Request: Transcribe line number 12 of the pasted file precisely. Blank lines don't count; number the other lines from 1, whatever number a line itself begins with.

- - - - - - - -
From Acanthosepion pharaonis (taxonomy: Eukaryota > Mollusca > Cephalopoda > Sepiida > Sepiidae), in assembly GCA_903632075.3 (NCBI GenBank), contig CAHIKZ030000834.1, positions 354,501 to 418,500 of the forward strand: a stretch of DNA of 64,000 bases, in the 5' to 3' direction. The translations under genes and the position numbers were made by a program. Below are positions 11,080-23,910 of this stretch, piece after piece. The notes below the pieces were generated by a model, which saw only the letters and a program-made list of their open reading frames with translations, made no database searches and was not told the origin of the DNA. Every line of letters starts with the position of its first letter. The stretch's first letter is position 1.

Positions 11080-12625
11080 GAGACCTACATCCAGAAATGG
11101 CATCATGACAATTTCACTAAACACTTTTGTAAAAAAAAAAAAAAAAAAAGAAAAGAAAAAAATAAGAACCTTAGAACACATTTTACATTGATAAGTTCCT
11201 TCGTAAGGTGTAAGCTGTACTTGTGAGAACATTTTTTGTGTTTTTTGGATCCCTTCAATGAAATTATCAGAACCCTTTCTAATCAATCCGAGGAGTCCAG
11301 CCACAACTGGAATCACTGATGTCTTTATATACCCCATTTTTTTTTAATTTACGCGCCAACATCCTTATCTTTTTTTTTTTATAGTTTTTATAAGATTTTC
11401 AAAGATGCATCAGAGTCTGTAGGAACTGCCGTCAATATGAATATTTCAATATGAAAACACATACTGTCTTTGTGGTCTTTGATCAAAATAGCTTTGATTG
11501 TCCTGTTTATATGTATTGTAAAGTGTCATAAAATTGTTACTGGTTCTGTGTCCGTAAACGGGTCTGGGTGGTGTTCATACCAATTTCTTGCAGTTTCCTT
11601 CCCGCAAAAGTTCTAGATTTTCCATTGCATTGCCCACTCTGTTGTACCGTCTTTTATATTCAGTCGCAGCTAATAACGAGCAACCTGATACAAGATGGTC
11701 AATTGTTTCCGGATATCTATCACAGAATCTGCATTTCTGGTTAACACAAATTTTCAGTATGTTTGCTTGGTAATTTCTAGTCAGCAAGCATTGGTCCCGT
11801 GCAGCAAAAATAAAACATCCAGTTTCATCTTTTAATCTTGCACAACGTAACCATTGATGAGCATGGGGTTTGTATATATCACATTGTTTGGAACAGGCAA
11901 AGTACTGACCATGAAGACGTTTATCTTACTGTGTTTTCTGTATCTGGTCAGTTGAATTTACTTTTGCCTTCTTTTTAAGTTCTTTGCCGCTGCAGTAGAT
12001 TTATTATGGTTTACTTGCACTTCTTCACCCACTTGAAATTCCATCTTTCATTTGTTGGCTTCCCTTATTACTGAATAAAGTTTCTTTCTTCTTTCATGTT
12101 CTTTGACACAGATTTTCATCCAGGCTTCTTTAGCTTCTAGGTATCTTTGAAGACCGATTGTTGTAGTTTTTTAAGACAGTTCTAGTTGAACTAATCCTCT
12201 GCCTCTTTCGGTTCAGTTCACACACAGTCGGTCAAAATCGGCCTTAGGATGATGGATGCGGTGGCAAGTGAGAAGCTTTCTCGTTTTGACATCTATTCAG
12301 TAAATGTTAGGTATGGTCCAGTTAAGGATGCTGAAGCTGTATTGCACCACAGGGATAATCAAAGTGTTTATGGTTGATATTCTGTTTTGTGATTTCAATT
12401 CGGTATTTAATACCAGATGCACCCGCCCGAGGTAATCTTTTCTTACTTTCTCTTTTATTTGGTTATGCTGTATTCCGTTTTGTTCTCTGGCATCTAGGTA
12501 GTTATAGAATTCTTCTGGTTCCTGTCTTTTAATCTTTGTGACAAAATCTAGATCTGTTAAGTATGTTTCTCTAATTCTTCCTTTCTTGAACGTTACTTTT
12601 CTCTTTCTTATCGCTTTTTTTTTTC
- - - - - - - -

11901 AGTACTGACCATGAAGACGTTTATCTTACTGTGTTTTCTGTATCTGGTCAGTTGAATTTACTTTTGCCTTCTTTTTAAGTTCTTTGCCGCTGCAGTAGAT